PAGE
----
The online grocery giant is continuing to push autonomous technology in its operations
Online grocery giant Ocado has started trialling a prototype driverless van in London to deliver goods over short distances in the capital.
With a maximum speed of 25mph, Ocado’s electric CargoPod resembles something akin to a sci-fi milk float, and is being put to the test in the Greenwich Borough of south-east London, which is already a hot spot for autonomous vehicle testing.
With a range of 18 miles an a capacity to carry eight crates worth of groceries, the CargoPod is only suitable for small orders, though as a prototype its size and capacity means there will not be a huge amount of damage caused or lost good is something goes amiss during it autonomous trials.
The CargoPod was developed by robotics company Oxbotica rather than Ocado itself, which already has a mass of technology such as robot filled warehouses.
The trial of the CargoPod is part of the £8 million GATEWay Project run by TRL and the government’s innovation agency Innovate UK, with the goal to test and develop driverless cars in a urban environment with public participation in the trials.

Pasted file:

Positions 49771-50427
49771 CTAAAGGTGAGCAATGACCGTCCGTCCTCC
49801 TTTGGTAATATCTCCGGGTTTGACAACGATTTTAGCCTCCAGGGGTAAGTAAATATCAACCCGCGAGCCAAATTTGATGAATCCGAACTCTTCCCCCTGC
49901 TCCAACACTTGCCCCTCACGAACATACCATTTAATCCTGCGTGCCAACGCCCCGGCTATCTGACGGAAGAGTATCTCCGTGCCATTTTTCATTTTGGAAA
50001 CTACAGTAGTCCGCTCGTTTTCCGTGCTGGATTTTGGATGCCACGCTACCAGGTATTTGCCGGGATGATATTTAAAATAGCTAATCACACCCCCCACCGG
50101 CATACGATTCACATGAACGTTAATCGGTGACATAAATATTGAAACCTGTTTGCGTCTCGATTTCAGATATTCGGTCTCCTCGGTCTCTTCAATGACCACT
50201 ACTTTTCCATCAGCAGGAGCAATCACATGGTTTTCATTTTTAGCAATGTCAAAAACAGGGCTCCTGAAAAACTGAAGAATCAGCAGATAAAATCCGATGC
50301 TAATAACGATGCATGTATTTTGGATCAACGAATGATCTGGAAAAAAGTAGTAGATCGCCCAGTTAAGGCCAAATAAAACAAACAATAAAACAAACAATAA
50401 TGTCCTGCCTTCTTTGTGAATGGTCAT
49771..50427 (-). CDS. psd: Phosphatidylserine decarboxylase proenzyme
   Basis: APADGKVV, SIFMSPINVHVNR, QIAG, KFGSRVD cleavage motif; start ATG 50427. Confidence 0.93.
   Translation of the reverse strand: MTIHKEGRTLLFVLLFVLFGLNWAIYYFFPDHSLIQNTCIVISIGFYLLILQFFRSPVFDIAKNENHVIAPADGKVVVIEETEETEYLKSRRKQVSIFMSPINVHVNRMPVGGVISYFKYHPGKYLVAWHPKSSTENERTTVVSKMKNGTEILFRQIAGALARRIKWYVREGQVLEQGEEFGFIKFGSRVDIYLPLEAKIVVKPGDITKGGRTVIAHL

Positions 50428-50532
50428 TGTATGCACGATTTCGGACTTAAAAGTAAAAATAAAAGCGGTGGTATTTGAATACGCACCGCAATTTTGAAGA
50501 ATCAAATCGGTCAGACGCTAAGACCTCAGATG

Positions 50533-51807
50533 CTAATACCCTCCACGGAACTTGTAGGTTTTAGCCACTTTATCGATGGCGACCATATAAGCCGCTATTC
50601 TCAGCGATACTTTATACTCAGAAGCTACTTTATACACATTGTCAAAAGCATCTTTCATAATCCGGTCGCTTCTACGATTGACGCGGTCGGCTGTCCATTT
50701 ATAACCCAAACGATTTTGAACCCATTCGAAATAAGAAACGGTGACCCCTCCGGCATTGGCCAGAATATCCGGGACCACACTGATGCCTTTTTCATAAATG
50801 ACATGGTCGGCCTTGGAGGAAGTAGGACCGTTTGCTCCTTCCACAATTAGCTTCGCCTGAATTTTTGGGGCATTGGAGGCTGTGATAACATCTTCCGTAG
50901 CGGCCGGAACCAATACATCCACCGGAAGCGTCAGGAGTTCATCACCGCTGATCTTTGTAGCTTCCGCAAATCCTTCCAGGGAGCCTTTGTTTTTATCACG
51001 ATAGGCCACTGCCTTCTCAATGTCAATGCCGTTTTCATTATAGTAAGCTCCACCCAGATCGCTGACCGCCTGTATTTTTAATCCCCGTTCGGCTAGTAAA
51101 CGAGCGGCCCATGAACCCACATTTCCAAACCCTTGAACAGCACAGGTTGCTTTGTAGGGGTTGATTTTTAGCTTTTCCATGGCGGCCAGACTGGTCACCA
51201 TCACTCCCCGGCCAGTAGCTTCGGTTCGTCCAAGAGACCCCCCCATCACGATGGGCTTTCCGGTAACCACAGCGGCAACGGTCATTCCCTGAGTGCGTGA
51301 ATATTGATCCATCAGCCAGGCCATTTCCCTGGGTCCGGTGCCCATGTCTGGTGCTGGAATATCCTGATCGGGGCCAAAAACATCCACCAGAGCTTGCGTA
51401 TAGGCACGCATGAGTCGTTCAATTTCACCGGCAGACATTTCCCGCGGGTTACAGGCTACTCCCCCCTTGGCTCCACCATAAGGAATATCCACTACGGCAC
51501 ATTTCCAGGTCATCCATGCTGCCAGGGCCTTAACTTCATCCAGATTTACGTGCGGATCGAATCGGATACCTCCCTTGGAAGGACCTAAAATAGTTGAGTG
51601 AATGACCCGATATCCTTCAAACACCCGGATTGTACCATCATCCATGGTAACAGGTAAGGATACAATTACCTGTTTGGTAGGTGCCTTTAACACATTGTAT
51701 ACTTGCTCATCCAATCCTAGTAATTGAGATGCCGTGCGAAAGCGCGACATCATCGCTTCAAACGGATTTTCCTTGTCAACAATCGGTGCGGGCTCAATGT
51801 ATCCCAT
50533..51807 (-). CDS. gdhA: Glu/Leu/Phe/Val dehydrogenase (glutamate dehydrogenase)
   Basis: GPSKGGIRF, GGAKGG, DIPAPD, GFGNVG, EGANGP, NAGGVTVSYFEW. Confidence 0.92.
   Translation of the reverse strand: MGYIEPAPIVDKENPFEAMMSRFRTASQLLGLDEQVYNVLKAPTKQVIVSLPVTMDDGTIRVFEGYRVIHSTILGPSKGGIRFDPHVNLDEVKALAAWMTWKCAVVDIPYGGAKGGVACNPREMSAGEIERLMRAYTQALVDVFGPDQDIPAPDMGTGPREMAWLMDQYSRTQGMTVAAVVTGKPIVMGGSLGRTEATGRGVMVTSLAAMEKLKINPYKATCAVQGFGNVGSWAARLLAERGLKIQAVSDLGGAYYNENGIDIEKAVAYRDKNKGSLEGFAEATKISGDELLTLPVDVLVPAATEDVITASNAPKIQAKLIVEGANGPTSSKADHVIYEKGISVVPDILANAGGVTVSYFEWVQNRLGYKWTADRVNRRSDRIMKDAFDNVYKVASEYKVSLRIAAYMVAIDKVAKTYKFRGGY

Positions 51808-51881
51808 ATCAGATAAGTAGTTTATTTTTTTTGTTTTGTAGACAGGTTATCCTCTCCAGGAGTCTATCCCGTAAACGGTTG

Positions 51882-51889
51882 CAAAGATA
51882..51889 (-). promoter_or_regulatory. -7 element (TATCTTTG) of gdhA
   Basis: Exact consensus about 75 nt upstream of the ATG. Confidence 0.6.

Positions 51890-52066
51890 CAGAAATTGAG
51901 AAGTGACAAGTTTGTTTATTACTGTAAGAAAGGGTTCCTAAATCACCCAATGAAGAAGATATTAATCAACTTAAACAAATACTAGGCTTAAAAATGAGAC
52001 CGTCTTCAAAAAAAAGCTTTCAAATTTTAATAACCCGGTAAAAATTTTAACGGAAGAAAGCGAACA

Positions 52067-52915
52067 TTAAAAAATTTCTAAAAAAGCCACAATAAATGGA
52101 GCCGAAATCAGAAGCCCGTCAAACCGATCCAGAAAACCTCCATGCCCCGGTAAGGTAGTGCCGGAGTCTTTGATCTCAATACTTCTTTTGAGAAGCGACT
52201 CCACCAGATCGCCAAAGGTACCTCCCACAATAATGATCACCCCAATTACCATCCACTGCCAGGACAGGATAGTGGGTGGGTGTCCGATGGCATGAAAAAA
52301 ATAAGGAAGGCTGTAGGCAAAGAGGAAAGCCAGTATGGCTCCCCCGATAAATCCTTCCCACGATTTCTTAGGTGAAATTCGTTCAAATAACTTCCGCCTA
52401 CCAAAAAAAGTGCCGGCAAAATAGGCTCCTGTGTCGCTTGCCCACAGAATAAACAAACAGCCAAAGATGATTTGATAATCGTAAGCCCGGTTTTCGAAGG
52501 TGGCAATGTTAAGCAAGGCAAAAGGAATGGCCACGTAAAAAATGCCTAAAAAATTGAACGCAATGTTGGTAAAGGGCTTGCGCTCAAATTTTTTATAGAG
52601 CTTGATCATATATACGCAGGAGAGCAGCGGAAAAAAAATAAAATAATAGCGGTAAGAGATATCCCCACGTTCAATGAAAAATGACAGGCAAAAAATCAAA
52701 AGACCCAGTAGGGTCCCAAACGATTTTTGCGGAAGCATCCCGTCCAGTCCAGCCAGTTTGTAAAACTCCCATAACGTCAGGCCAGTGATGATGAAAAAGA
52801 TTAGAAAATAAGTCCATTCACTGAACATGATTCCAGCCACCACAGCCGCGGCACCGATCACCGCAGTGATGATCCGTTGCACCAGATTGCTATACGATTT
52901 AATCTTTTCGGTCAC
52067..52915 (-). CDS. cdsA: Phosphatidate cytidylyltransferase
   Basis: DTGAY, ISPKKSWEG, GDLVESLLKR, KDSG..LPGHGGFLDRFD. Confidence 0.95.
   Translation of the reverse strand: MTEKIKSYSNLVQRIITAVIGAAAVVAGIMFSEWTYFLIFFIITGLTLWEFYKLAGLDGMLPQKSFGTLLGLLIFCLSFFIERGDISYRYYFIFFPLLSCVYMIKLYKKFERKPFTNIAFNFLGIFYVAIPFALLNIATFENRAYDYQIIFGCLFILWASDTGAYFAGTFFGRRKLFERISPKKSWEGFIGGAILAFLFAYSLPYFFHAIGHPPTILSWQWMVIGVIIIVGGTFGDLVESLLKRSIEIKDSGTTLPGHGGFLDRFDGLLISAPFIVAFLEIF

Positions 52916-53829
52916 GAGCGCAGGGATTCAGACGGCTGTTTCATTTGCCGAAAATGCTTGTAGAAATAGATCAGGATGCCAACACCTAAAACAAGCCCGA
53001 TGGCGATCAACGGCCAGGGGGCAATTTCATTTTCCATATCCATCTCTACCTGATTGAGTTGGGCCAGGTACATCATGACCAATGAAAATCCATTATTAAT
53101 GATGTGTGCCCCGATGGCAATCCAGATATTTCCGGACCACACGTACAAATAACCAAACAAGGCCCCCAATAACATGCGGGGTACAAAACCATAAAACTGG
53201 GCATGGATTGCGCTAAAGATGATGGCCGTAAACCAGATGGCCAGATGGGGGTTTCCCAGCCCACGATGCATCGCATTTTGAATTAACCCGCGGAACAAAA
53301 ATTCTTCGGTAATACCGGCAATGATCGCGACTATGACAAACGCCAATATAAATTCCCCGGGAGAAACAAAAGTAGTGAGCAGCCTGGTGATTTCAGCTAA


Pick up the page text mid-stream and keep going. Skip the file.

Like many of the vehicles being tested in Greenwich, the CargoPod uses a combination of ‘off the shelf’ components, such as front and rear cameras, a LIDAR system and sensors to detect obstacles, cars and pedestrians.
A custom operating system called Selenium provides the autonomous brain for taking all the data picked up by the hardware and using it to drive the CargoPod.
During the testing a driver manually steers the CargoPod into a starting position before the autonomous system kicks in, and the driver remains in the vehicle ready to take over if something goes wrong with the self-driving system.
When the CargoPod arrives at a a delivery location, customers can simply press a button on an illuminated hatch to retrieve their order.
“We are always looking to come up with unique, innovative solutions to the real-world challenge of delivering groceries in densely-populated urban environments,” said David Sharp, head of 10x department at Ocado.
“This project is part of the on-going journey to be at the edge of what is practical and offer our Ocado Smart Platform customers new and exciting solutions for last mile deliveries.”
If the trials are a success and there is a wider adoption of autonomous vehicles beyond testing hotspots in the UK, then it is likely Ocado would scale up its use of autonomous vehicles to include self-driving vans, However, a raft of regulations and liability issues stand in the way of driverless cars, even though the autonomous technology appears to be fairly robust.
What do you know about tech in transport? Take our quiz!